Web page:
Week 2: Cleanup Time
Browns 31, Houston 21
Summary: Browns dominate the third quarter after playing a meandering first half.
The key moment: Being honest, the key moment probably happened at the end of the first half, when the Texans couldn’t decide what to do, and starting quarterback Tyrod Taylor pulled a hamstring throwing the ball out of bounds.
Happiness level (scale of 1-to-10): 7. The Browns really didn’t play nearly as well in this game as they did in the loss to Kansas City, but a win is a win is a win … and Baker Mayfield, after a scary moment in the first half, seems healthy.
Before we get into the awesomeness of Nick Chubb, the discovery of Demetric Felton and the search party we sent out for Myles Garrett, I want to talk about a play in the first half that really had little to do with the game. I want to talk about it because it still doesn’t seem real.
It happened early in the second quarter with the score tied at 7. The Texans has the ball and were moving it a bit when a false start pushed them back. On third and 15, former Browns quarterback Tyrod Taylor — who looked pretty fantastic for the second straight week — threw a short pass to Brandin Cooks, and he weaved through the Browns defense for 13 yards, making it fourth and 2 on the Browns 49.
But there was a flag on the play — the Browns had jumped offside.
So, obviously, the Texans were going to accept the penalty, face third and 10 and try to keep the drive going— that’s automatic. Only Texans rookie coach David Culley seemed pretty confused by the whole thing. The officials talked with him for a very long time. I guess they couldn’t believe what they were hearing either.
Culley decided to decline the penalty.
What in the world? Why would he decline the penalty and face fourth down … oh, and then it hit me. This David Culley, 66 years old and a head coach for the first time in his more than 40-year career, was actually a sly old fox: He was going for it!
Wow, that was a bold move, exactly the sort of thing I think coaches should try — especially if those coaches happen to be David Culley leading a Houston team that everybody expects to be terrible. The Browns were 13.5-point favorites in this game. So why not? Fourth and two from midfield is a go situation, and Culley decided that was a better option than facing third and 10. I’m not sure on the math, but I liked the daring of that move.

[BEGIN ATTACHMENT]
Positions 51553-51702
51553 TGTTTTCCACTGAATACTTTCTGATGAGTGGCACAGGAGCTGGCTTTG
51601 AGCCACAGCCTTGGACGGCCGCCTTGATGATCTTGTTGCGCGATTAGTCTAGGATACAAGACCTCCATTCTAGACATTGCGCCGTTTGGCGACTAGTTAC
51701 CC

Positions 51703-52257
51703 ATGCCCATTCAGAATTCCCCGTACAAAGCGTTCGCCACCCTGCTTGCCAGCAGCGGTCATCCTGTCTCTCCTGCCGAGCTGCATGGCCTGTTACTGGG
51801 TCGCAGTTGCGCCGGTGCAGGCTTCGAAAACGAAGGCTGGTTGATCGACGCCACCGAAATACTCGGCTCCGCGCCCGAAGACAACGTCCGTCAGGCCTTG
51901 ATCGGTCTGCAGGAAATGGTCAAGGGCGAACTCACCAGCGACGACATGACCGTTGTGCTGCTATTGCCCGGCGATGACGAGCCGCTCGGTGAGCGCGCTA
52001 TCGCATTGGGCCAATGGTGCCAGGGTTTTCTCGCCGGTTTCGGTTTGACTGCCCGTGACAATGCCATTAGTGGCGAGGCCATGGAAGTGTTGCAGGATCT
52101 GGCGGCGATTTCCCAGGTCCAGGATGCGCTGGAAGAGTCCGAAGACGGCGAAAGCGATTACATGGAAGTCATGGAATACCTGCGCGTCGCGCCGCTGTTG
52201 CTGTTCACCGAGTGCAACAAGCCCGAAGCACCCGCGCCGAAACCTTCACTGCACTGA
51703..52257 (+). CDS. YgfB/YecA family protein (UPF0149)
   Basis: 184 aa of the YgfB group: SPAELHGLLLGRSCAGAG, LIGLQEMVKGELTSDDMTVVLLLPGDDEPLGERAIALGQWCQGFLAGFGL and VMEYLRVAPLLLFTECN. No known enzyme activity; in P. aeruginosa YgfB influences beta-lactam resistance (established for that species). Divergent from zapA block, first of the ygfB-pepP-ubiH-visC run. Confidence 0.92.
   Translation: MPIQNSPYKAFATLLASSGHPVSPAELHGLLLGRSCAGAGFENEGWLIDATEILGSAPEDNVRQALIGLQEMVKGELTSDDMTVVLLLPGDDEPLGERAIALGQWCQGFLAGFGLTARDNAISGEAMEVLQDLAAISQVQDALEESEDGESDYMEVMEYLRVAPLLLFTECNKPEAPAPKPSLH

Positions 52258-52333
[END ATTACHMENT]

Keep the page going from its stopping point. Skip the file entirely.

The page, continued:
Kind of genius. Decline the penalty so you can go for it on fourth and short.
I found myself feeling some real appreciation for David Culley.
And then … Culley sent the punt unit on the field. He sent the punt unit on the field. No, I’m serious, he sent the punt unit on the field. He sent the punt team on the field. If I were a Houston Texans fan, I probably would have been muttering those words “He sent the punt team on the field” all night.
Culley had decided punting was a better choice than third and 10.
Repeat, a coach in the National Football League decided that PUNTING WAS A BETTER CHOICE THAN THIRD AND TEN.
You wait 43 years to become a head coach and then you decide to punt rather than face third and 10? Heck, maybe the Texans can start a trend and always punt on third and long? It might be the new Moneyball.
I always liked Tyrod Taylor. You will remember that the Browns picked him up after their oh-so-delightful 0-16 season, and it felt like a step forward — an actual professional quarterback. Taylor started three games for the Browns, and while he wasn’t great by any stretch of the imagination, he played with guts and he ran the ball well, and he just seemed one of those players everybody else liked and admired. Even after he got hurt and replaced by Mayfield, he still was a team leader. He worked with Mayfield to make him better.
So I was pretty happy when Taylor had a fantastic game last week against the putrid Jacksonville Jaguars. I didn’t see any of that game, of course, or even watch the highlights, but the numbers — 21 for 33, 291 yards, 2 touchdowns, 40 yards rushing — spoke for themselves.